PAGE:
Objective To evaluate the association of donor sex with transfusion-associated recipient immune responses in preterm newborns receiving unwashed and washed blood.
Design A cohort study using data collected during the Effect of Washed versus Unwashed Packed Red Blood Cell Transfusion on Immune Responses in the Extremely Preterm Newborn randomised trial.
Setting Participants were recruited from two South Australian hospitals between September 2015 and December 2020.
Patients Preterm newborns (<29 weeks).
Interventions Transfusion with unwashed and washed packed red blood cells (PRBCs) from either exclusively male or any female donor for the first three transfusions.
Main outcomes measures The primary outcome was the change from baseline in post-transfusion plasma cytokine concentrations, specifically interferon gamma, interleukin (IL)-1β, IL-6, IL-8, IL-10, IL-12, IL-17A and tumour necrosis factor (TNF).
Results In total, 153 newborns were evaluated. By the third transfusion, the magnitude of pretransfusion to post-transfusion change in cytokines between the groups differed for IL-6 (p=0.003), IL-12 (p=0.008), IL-17A (p=0.003) and TNF (p=0.007). On post hoc comparison, compared with the unwashed–any female donor group, IL-6 (p<0.05), IL-12 (p<0.05) and IL-17A (p<0.01) were lower in the washed–exclusively male donor group, and IL-6 (p<0.01), IL-12 (p<0.05) and TNF (p<0.01) were lower in the washed–any female donor group.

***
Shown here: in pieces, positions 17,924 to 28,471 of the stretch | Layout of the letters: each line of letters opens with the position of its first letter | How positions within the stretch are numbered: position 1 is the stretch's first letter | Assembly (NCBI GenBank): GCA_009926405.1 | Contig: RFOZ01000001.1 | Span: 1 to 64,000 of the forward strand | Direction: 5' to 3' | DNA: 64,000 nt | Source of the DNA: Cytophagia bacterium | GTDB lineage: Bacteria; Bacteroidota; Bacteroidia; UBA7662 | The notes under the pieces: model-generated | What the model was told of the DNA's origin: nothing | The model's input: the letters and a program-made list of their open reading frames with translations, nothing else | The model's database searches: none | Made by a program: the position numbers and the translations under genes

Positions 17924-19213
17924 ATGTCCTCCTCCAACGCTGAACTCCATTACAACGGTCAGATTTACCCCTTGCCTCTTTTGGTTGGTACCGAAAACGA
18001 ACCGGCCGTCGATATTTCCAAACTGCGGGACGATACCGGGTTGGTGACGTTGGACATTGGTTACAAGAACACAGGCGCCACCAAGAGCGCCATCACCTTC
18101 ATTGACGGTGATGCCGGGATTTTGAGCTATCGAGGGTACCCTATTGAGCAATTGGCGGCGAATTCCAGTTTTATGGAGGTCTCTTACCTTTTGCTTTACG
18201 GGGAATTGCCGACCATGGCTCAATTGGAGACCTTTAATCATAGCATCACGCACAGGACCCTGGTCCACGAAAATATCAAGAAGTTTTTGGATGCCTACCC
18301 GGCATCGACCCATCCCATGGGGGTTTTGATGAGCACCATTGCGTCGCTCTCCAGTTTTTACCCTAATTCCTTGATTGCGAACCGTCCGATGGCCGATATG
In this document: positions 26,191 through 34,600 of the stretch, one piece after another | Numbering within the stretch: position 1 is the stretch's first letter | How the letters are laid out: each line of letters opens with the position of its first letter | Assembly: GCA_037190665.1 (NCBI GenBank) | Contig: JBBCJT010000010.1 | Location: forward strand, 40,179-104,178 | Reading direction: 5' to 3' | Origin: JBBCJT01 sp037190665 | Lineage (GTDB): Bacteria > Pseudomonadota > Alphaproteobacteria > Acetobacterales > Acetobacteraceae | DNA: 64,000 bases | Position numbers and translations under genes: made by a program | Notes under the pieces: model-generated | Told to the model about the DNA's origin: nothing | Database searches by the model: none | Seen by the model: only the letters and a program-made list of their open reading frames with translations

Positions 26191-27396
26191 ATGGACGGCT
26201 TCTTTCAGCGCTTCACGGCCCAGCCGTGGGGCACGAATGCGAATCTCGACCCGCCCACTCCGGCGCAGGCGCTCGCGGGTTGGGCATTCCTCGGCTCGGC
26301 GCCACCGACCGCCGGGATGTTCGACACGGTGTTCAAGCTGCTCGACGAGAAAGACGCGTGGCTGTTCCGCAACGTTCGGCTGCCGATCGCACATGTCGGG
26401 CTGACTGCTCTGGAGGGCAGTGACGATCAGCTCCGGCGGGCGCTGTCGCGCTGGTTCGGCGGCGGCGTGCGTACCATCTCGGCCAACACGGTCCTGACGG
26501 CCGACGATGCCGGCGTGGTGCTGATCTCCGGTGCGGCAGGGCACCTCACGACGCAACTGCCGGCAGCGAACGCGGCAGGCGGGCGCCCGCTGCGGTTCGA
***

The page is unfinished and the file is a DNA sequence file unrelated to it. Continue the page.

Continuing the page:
Conclusion These findings suggest that transfusion with unwashed PRBCs from female donors is associated with an increased recipient immune response, an effect that can be ameliorated with pretransfusion washing. Larger randomised controlled studies confirming this mechanistic link between donor sex and transfusion-associated morbidity are warranted.
Trial registration number ACTRN12613000237785.
- intensive care units, neonatal
Data availability statement
Data are available upon reasonable request.
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